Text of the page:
The anarchists of St Ann
No one, perhaps, ought to be shocked by last week's behaviour by the police personnel who boycotted the Resident Magistrate's courts in St Ann and the knee-jerk support they received from the Police Federation, their trade union.
Nor are they likely to be surprised by the tepid, enabling response by the High Command, the constabulary's top management group, about investigating and trauma counselling, but absent downright repudiation of the action, or any reminder of due process and/or established procedures.
While not in sympathy, the High Command's approach, its feeling of a need to assuage, we appreciate. For underlying its position is an acknowledgement of a weakness in discipline in the police force, its members' unacceptance of equitable application of the law, and the presumed privilege of their uniform.
Maybe, too, it should not be lost on us that St Ann is the parish, at a Brown's Town police station, where a young man was arrested for photographing a policeman, handcuffed to a rack, and ridiculed over the issue of bail.
Last week's strike - crudely couched as illness to avoid the loss of pay - was triggered by magistrate Andrea Thomas' decision to order a policewoman's detention for behaviour towards the Bench that the magistrate apparently deemed to be rude or insulting. The female officer was, for a short time, placed in a holding cell with male prisoners, where she was allegedly assaulted. The officer's colleagues are outraged by the whole affair and have complained to the chief justice, the national security minister, and a host of other officials about Ms Thomas.
NO STANDARD PROCEDURE
We take no position on the merit of the magistrate's decision, but for her power of action under Section 194 of the Judicature (Resident Magistrates) Act to have an offender "taken into custody and detain him until the rising of the court" and if she thinks it fit to fine the offender.
The law, however, does not specify how and where the detained person should be held. That is primarily an administrative action for the "constable, bailiff or officer of the court" who would have been responsible for giving effect to the order of the magistrate.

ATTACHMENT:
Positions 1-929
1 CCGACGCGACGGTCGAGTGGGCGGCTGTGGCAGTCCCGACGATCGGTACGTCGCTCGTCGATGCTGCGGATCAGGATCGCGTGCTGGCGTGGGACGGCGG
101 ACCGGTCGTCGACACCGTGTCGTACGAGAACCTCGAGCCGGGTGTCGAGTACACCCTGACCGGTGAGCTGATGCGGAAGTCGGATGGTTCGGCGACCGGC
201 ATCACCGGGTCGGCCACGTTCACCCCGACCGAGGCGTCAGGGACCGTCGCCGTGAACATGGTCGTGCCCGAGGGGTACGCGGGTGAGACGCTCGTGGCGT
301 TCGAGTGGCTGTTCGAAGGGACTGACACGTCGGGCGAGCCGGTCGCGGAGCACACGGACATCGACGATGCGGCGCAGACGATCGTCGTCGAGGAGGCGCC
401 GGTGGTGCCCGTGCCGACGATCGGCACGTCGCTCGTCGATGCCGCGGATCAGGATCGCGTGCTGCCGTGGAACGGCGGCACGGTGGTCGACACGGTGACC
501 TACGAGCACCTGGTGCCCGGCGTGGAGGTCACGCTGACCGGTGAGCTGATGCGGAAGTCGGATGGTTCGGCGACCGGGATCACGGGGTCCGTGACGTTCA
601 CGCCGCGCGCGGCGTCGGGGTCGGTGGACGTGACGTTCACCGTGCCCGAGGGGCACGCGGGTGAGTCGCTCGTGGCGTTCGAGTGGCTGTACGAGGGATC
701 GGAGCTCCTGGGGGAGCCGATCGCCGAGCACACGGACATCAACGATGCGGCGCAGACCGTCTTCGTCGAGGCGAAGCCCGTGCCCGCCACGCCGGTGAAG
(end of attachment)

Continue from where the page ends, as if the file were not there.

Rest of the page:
In the event, therefore, but for a specific directive from the magistrate, if there was such, it would have been the decision of the police officer on the spot who would have decided where and how his colleague was held - not Magistrate Thomas. Of course, it is not the norm for male and female detainees to be held in the same cell; and perhaps in the circumstances, the police officer in charge might have exercised his discretion and not place his 'offending' colleague in a formal detention area.
While these are considerations to which no one would be hostile, there can be no getting around the fundamental issue of equality under the law. Its application applies as much to law enforcement and judicial officers as to other citizens.
There are other, so far amorphous, claims against the magistrate for supposed lack of respect. Many observers disagree. But even assuming it was true, it remains highly unprofessional of police officers, who previously have made no complaints, to walk off their jobs and disrupt the process of justice. Of this, the police chief must take a very dim view. Mollycoddling the offenders doesn't help lest he encourage anarchy.